US drone strikes are raising al Shabaab’s profile and inflating its importance, BBC World Service Africa editor Mary Harper told the Bureau’s Drone News podcast.
Focusing on al Shabaab with sophisticated drone technology “gives [al Shabaab] almost a legitimacy in terms of the kind of group that they are claiming to be,” said Harper. The US’s strategy makes the group like “a global force to be reckoned with, even though they are in fact just a group of people running around in the Somali bush”, she said.
The Bureau spoke with Harper, who has covered Africa for 20 years, and Mohammed Mohammed, an editor on the BBC World Service’s Somali service.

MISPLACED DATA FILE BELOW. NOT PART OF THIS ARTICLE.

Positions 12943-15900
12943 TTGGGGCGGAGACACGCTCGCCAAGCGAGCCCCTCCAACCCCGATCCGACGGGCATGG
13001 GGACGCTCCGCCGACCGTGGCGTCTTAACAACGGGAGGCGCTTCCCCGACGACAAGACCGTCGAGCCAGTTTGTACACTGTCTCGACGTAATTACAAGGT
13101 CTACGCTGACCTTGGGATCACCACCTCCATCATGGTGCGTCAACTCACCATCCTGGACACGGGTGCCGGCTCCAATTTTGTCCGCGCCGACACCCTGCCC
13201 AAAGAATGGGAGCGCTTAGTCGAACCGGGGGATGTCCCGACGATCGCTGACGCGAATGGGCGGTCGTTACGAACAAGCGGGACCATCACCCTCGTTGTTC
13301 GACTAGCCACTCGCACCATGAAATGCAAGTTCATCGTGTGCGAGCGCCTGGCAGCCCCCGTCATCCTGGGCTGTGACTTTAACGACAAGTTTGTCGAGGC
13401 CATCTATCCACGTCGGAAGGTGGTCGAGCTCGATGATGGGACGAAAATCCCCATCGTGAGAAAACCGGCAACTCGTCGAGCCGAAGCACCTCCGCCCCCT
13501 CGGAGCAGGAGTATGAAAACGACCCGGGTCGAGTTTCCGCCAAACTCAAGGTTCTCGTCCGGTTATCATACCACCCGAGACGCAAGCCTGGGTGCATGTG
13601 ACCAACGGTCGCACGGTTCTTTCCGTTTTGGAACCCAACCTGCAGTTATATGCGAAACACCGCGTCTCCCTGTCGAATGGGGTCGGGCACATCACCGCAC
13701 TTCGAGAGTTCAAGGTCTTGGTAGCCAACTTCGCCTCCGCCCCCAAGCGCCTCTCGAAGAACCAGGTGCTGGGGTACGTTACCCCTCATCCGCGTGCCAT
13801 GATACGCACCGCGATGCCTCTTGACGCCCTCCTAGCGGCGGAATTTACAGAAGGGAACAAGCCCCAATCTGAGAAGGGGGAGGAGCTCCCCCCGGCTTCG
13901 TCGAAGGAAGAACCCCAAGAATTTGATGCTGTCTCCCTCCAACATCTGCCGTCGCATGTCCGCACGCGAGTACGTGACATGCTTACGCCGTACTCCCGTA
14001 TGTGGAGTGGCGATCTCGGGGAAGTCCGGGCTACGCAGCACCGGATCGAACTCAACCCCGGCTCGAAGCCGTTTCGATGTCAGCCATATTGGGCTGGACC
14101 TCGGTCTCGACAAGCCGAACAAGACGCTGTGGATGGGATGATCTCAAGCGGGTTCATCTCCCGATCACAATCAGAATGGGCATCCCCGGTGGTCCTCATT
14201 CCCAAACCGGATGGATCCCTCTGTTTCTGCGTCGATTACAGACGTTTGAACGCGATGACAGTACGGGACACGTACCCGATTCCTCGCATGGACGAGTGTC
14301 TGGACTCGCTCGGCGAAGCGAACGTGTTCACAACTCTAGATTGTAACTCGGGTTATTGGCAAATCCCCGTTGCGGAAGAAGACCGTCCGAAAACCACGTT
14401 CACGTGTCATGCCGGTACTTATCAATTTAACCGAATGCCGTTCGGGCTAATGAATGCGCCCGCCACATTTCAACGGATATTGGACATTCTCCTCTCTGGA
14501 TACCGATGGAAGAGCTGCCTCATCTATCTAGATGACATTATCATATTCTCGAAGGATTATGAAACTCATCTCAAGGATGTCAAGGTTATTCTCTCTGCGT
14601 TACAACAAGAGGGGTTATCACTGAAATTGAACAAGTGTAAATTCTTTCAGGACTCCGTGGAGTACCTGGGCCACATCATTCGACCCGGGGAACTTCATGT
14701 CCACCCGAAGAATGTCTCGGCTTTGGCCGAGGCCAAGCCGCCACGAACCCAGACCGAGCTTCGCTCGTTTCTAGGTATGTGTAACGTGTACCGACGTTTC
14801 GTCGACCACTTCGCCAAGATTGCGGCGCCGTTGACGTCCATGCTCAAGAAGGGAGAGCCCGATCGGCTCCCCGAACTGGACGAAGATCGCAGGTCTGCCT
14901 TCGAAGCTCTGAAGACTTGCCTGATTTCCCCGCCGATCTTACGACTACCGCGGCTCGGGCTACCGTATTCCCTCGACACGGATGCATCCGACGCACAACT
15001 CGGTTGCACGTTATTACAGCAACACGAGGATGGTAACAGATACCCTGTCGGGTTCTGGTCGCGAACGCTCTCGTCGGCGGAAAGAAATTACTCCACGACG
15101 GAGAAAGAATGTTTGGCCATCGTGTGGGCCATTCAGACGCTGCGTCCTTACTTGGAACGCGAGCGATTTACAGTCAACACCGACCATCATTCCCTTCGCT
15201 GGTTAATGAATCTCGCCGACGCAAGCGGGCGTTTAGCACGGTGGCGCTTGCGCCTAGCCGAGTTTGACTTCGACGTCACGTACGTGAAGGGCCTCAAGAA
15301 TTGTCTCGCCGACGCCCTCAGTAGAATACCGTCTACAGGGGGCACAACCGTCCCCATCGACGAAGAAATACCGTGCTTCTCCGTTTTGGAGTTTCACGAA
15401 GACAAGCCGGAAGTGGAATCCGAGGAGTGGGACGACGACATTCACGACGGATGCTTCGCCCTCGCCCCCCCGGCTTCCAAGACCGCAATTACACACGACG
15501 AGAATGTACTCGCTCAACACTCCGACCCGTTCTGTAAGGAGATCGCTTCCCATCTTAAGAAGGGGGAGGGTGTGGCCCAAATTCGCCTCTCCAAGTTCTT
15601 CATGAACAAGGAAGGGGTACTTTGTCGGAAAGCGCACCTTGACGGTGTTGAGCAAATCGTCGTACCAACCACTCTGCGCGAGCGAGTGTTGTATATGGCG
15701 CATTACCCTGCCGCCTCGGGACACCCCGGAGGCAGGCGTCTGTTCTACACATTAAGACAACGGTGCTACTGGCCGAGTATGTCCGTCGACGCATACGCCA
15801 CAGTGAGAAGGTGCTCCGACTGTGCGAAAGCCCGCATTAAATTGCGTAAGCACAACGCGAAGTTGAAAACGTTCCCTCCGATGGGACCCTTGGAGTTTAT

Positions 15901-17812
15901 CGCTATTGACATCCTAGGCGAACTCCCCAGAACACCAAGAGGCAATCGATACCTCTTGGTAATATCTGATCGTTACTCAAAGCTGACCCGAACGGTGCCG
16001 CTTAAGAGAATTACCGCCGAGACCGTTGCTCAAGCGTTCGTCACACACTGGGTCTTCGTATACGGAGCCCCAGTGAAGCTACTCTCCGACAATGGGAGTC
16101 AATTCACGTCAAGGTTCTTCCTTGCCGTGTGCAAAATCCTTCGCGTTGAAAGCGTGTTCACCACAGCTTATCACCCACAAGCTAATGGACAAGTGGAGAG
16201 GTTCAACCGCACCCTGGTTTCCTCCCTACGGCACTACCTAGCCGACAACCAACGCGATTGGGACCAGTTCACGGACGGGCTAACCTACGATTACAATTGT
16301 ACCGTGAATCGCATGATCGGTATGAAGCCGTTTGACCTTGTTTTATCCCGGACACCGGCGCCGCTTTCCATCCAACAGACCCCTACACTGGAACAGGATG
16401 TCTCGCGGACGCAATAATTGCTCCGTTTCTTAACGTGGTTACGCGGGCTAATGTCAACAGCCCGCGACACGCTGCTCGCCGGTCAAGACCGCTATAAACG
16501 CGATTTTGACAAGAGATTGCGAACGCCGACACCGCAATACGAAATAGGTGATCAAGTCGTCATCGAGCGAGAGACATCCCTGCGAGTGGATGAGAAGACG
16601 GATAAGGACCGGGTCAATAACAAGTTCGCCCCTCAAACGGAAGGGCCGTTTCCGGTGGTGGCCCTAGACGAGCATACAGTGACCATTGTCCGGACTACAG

Mohammed said the US is now getting better intelligence about the locations of its targets in Somalia, improving its drone strikes. “I don’t know how the Americans have managed, but it seems now that drones have become a force to be reckoned with,” he said.
“Basically it’s money that is being used to elicit this information,” Harper added. “If they give information about a senior member of al Shabaab they are paid really significant amounts of money – $10,000 if not more,” she said.
This is having serious consequences for the Somali population, Mohammed explained. Al Shabaab releases propaganda videos of alleged spies, claiming they plant mobile phones on al Shabaab members or in their houses in order to guide in the drones. These supposed spies are then executed.
This article was originally published on US drone strikes in Somalia considered a badge of honour by al Shabaab, says BBC Africa boss